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Behind The Glass: An Interview With Producer/Engineer Kevin Killen
Sharing insights into the industry and thoughts for aspiring engineers...
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Do you tend to favor the straight-wire approach in a mic pre, or do you look for one that imparts a little character or color to the signal?

It depends upon the project. For home recordings, a mic pre that has less coloration is probably the one that I would advise using, if you’re trying to accurately represent what you’re hearing.

But if you’re trying to take a sound and morph it into something else, then the chain of processing doesn’t really matter because you’re going to seriously alter the sound anyway.

If you want to get an accurate representation, then you need to spend the time listening to the musician and moving the microphone around.

What if the microphone itself isn’t that great—perhaps because you’ve spent most of your budget on the mic preamp?

Wouldn’t you then want to use a preamp that enhances the sound of that not-so-great mic, as opposed to one that delivers the sound in an uncolored way?

No, I still think the straight-wire approach is the way to go. That brings to mind a project I did with producer Pat Leonard in Los Angeles; the artist was a classically trained pianist. We had a nine-foot Bosendorfer [piano] and a seven-foot Yamaha with the MIDI module.

We miked the Bosendorfer with a pair of B&Ks, but the Yamaha was miked up with a pair of [Shure SM] 57s, running through a pair of Neve mic pres. We were looking for the distinction between a very elegant piano sound and one that would really suit a pop recording, with a lot of elements surrounding the piano, so we didn’t want it to be all that broad-sounding.

So I do think the mic pre is the critical element, along with the placement of the mics and the touch of the player, and of course the quality of the instrument itself. It’s a combination of events that really articulate the sound.

Was the Yamaha piano miked in a standard stereo configuration?

Yes, just standard stereo, one 57 picking up the treble strings and the other picking up the bass strings, about a foot and a half apart.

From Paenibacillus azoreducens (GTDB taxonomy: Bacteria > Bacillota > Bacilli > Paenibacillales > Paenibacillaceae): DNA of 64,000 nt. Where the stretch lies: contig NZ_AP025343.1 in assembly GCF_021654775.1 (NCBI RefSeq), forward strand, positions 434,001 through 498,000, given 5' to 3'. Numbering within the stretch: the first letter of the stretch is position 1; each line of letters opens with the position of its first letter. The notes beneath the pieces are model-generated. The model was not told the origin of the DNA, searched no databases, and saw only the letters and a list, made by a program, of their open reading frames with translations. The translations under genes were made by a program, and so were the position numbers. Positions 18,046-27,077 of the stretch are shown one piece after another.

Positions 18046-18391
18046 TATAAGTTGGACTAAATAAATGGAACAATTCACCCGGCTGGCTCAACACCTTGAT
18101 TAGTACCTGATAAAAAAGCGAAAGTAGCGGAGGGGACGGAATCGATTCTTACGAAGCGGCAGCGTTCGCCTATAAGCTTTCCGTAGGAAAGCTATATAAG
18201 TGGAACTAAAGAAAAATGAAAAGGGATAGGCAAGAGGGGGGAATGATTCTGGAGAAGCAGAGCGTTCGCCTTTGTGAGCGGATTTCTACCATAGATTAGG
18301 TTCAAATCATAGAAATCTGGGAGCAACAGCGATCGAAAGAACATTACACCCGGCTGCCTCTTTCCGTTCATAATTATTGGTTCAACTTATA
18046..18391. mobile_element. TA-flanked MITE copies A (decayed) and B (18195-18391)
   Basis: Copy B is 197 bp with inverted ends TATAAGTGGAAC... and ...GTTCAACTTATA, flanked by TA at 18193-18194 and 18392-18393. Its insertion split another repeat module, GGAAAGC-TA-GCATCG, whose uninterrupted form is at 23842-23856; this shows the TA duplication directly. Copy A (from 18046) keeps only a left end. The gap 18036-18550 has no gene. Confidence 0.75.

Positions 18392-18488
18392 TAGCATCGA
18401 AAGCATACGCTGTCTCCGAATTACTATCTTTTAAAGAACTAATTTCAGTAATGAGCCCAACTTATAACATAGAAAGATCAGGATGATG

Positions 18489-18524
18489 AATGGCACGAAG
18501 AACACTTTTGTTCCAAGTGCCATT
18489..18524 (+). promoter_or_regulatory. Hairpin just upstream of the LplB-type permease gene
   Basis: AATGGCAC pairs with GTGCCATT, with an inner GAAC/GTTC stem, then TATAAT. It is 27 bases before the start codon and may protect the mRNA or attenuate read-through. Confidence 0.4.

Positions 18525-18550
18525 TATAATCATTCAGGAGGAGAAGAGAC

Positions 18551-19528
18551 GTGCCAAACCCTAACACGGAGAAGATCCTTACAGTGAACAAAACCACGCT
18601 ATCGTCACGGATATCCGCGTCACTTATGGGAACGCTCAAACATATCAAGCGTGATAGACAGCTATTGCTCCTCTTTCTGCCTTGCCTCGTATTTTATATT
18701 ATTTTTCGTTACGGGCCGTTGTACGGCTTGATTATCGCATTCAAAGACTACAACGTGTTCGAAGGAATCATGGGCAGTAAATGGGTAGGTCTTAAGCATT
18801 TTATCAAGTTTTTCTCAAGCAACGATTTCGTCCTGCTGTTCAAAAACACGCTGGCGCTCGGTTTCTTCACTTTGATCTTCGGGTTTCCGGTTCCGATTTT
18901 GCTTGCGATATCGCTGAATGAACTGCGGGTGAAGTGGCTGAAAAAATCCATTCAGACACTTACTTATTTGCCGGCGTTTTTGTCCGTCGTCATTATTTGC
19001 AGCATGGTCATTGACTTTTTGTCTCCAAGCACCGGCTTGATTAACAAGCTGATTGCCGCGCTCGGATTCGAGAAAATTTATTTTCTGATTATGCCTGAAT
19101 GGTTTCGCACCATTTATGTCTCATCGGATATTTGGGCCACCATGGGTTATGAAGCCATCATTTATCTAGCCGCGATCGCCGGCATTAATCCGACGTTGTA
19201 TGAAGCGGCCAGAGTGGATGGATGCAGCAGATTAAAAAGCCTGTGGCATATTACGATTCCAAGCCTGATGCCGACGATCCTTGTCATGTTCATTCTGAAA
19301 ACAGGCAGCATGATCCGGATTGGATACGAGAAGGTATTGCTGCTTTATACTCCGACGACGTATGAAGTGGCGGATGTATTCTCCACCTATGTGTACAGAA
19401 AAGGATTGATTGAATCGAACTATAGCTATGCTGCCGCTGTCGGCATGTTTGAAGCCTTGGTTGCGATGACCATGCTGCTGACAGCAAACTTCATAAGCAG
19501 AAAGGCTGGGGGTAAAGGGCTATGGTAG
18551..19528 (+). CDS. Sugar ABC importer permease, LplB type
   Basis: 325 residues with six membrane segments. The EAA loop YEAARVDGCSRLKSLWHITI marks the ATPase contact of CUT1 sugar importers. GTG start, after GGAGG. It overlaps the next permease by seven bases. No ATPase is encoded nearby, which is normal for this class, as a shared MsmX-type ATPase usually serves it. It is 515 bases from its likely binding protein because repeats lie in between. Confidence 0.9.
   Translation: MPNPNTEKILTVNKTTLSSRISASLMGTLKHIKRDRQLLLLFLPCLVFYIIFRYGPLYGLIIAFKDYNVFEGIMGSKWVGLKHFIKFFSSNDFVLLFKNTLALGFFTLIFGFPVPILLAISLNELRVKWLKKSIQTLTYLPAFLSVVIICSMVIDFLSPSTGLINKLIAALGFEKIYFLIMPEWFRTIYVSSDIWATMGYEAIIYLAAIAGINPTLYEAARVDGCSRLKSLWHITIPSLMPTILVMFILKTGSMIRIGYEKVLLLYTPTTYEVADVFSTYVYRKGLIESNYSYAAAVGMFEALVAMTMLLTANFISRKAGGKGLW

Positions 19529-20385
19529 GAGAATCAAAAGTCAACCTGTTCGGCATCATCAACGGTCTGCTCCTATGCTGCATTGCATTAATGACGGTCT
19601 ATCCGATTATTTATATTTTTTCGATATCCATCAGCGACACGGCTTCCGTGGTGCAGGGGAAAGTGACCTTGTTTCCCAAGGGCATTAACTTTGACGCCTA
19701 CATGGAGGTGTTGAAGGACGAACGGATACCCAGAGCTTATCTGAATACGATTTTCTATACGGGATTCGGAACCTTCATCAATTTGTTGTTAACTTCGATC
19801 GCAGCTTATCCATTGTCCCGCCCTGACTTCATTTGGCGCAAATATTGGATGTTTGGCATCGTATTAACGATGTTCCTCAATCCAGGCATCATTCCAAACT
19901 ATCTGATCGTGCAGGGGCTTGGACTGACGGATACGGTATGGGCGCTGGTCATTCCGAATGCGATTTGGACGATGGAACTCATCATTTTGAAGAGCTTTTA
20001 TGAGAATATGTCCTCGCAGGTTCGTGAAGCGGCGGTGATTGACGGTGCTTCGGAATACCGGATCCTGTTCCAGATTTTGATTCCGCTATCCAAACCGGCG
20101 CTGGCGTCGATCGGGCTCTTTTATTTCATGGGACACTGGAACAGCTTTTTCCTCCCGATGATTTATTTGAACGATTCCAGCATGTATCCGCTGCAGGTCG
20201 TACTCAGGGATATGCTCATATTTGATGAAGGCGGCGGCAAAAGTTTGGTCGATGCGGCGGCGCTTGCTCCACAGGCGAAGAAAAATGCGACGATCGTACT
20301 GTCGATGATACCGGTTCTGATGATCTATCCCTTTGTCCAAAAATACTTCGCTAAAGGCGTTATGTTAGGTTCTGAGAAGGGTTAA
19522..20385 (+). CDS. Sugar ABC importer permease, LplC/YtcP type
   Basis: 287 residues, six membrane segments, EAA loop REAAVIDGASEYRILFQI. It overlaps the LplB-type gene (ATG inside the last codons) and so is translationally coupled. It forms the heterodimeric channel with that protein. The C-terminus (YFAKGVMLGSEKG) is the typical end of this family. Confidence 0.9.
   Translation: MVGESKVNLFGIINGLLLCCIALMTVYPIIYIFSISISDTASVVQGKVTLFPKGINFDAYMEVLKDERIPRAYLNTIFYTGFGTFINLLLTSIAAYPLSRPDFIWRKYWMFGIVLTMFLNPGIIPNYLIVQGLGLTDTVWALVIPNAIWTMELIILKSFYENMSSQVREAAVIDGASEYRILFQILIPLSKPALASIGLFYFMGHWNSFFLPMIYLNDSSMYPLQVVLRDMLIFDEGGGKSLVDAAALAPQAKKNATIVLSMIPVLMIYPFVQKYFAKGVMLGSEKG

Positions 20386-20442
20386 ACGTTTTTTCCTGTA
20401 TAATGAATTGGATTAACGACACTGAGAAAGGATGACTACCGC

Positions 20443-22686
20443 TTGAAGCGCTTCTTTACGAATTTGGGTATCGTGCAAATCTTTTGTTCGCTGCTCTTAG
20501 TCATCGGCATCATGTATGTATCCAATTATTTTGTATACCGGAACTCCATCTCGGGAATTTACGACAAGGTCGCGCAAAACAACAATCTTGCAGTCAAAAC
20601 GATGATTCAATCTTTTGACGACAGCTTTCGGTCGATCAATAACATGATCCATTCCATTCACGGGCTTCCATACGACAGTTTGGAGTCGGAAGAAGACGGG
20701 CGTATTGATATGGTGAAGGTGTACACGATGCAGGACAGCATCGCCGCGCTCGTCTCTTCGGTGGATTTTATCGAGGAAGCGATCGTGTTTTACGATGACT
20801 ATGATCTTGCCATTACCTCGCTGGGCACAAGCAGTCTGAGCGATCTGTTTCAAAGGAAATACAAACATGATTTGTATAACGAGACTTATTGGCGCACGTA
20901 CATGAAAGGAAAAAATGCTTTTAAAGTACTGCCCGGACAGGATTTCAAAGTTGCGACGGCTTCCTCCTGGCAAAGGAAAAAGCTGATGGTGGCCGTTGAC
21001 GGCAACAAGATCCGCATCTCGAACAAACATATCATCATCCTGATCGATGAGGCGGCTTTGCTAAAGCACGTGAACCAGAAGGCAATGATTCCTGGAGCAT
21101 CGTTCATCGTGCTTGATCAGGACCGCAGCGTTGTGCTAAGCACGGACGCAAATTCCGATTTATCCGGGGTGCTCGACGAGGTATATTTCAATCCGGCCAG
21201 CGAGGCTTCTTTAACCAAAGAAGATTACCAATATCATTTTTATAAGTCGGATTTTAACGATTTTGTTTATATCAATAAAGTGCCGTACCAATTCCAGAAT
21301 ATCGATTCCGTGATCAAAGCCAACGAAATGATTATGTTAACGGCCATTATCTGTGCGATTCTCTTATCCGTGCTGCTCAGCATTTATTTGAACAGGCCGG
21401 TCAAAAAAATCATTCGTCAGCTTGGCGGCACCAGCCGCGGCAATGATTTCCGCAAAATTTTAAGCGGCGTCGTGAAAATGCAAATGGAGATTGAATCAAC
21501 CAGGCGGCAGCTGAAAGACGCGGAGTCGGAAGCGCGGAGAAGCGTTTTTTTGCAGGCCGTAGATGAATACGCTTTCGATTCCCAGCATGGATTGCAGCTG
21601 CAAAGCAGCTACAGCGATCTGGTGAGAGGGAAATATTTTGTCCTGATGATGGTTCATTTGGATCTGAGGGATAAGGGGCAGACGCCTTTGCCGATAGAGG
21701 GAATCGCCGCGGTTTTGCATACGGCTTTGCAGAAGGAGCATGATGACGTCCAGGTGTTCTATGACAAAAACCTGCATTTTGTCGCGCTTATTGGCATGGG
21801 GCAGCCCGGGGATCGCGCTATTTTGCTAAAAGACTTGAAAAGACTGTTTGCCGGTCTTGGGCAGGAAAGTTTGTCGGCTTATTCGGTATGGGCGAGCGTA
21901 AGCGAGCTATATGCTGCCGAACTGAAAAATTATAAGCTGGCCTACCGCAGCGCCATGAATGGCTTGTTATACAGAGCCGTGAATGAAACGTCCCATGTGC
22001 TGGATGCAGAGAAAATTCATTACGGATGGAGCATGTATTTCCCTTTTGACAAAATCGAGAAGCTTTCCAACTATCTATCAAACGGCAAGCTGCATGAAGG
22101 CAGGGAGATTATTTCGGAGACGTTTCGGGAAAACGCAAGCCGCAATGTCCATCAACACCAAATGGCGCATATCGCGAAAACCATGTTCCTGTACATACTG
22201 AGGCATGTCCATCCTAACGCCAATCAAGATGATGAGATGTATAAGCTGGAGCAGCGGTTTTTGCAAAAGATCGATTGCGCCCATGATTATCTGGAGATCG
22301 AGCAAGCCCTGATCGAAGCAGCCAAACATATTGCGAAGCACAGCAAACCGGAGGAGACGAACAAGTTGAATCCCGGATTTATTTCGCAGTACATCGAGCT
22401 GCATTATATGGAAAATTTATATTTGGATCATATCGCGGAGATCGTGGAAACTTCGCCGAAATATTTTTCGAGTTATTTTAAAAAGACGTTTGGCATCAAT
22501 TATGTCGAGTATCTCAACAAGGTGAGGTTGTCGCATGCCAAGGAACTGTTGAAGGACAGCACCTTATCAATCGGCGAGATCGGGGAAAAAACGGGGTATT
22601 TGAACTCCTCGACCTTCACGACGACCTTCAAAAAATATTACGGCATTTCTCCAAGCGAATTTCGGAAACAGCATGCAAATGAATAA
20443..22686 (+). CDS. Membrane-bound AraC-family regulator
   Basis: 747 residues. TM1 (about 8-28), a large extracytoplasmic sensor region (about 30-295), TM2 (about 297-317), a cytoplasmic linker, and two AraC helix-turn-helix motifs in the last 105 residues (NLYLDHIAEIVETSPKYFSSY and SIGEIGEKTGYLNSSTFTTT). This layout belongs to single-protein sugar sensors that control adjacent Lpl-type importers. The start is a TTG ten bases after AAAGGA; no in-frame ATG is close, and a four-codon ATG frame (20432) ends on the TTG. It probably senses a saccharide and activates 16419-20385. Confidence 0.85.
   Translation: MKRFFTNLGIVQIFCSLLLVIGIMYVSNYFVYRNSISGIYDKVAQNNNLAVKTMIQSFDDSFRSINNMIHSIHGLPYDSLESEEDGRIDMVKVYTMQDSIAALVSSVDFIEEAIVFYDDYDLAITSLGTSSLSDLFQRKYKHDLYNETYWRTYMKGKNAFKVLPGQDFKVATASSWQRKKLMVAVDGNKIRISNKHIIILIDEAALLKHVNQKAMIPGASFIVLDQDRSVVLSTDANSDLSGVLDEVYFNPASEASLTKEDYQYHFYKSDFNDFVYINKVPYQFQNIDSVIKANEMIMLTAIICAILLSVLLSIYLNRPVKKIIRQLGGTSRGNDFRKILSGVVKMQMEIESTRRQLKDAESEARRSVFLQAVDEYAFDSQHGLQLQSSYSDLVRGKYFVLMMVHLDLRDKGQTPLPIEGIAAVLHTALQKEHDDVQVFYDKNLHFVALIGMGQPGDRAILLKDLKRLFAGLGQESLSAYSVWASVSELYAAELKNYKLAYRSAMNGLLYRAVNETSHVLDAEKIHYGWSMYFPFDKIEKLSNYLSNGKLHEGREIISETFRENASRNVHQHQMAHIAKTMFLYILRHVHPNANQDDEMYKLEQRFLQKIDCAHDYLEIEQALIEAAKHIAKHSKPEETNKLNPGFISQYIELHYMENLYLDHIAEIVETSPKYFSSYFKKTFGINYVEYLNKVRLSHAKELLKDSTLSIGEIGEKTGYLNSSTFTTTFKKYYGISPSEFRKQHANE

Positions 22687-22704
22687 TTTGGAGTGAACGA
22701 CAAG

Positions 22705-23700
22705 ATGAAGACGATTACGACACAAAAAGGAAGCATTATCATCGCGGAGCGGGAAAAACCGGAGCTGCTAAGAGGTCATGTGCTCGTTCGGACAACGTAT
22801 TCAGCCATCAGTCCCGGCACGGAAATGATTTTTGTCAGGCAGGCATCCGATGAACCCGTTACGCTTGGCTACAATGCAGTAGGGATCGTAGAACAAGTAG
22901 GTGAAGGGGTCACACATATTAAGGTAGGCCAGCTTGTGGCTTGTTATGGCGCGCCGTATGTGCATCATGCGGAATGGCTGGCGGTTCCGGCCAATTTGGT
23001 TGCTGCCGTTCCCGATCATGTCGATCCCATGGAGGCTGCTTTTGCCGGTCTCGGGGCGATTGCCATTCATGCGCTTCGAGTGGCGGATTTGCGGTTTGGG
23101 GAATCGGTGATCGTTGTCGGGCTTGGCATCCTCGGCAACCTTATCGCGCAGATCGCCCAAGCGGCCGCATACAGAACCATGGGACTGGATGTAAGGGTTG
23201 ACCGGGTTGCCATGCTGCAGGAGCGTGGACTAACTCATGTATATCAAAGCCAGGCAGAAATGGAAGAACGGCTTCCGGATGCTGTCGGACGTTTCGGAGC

No real trickery involved; again, I took the time to listen to what it sounded like in the room. Interestingly, on Elvis Costello’s North, I used an [AKG] C24 on the piano, just right down the middle of the soundboard, but I spotted a couple of [Neumann] KM 86s on the outside to see if I could add a little width to it.

On some songs they really helped, and on some songs they didn’t. So you pick and choose, depending on what kind of sonic landscape you’re trying to create.

You cut your teeth recording a lot of jingles. A lot of recording engineers say that they found the experience of doing jingles invaluable because it taught them to work quickly.

In a two- or three-hour jingle session, you may cut three or four different spots; plus you overdub them with voiceovers and additional information, mix down, edit, and copy, and they’re out the door with a whole neat package.

In comparison, making a record seems like a long drawn-out process that takes weeks or months, but as an engineer you still need to be able to work fast when the artist is ready to record. If you broke down how much time during those weeks the creative juices are actually flowing in terms of performances, it’s really a very small amount of time.

But you’re waiting for time to happen, and you’re trying to do everything you can to manipulate the environment so that when the artist feels they are ready, they can just fold into it and you’re recording. All the rest is just setting up for that moment.

It’s probably easier with home recording, because you’re in a very comfortable environment. Even for a lot of seasoned musicians, just the notion that they’re in a studio environment gives them red-light fever: “Okay, we’re putting it under the microscope.” Musicians often comment, “It was much easier in rehearsal,” and they’re right, it is easier because you’re not thinking about it.

I was just reading the other day about [famed jazz producer] Rudy Van Gelder’s first studio in Hackensack New Jersey, which was in his father’s house—the original home studio.

He’s quoted as saying that the reason a lot of the seminal Blue Note recordings were so great was because people just felt so comfortable in that studio—he even had home furniture there. The musicians would think, “We’re not recording,” but here were all of these classic recordings being created.


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